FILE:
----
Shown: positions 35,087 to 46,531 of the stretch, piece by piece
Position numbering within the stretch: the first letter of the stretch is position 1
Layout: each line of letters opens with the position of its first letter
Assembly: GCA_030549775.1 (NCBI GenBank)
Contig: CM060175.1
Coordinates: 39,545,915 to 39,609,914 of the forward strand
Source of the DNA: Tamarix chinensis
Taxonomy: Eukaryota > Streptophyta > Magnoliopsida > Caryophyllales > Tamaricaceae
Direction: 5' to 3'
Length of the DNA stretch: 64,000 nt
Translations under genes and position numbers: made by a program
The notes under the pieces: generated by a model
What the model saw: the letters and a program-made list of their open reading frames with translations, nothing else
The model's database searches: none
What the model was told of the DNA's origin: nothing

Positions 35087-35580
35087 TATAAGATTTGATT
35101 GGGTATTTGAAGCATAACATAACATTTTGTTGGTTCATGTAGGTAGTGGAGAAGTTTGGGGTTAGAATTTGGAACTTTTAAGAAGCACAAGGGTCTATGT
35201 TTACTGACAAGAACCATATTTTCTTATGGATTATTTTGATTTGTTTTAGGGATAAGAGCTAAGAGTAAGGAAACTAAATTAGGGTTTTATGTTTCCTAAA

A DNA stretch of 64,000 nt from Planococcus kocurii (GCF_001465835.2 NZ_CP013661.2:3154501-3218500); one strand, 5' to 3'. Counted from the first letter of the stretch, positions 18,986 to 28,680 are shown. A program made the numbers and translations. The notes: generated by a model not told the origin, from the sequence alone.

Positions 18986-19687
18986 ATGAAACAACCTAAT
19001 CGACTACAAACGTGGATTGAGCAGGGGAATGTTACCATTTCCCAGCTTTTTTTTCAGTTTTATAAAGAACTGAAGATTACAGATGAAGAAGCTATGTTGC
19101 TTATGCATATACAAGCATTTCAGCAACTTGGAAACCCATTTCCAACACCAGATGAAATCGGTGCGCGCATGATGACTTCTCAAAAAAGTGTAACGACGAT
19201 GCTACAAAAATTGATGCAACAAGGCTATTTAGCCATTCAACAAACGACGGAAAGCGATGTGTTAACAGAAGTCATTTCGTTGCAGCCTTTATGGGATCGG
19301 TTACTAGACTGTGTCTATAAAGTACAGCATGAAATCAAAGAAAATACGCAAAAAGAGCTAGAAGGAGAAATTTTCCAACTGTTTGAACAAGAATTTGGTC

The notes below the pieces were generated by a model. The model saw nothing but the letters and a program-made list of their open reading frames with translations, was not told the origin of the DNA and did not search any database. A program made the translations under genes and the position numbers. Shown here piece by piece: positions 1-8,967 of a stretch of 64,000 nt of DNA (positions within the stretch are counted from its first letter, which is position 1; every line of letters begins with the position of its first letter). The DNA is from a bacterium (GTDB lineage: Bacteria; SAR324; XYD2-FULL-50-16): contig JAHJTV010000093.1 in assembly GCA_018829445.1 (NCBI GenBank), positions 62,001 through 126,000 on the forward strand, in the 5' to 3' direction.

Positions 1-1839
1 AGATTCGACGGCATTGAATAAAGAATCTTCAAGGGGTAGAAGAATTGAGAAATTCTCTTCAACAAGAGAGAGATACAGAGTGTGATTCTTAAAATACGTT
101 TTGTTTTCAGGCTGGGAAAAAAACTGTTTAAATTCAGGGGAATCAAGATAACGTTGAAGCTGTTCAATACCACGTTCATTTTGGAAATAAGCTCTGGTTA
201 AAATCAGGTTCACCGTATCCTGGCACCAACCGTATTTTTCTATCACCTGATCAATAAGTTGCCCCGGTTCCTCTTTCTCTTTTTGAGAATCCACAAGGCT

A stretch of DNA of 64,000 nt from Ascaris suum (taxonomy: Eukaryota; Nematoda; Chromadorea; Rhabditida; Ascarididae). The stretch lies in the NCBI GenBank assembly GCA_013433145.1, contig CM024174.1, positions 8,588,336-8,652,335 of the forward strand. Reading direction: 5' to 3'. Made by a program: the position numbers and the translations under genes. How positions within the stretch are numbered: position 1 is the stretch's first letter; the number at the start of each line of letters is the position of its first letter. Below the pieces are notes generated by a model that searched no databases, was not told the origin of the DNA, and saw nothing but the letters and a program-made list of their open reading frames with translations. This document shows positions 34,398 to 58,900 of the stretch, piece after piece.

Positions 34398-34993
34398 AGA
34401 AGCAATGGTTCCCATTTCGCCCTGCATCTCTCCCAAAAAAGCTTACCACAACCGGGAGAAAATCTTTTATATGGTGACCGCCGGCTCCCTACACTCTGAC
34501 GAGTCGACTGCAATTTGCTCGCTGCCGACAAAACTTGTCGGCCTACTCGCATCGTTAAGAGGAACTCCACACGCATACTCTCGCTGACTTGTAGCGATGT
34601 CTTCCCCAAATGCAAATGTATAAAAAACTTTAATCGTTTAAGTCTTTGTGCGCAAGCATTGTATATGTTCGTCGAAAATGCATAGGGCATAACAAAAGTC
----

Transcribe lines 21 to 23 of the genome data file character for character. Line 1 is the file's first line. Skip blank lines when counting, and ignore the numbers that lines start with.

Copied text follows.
Positions 18986-19687
18986 ATGAAACAACCTAAT
19001 CGACTACAAACGTGGATTGAGCAGGGGAATGTTACCATTTCCCAGCTTTTTTTTCAGTTTTATAAAGAACTGAAGATTACAGATGAAGAAGCTATGTTGC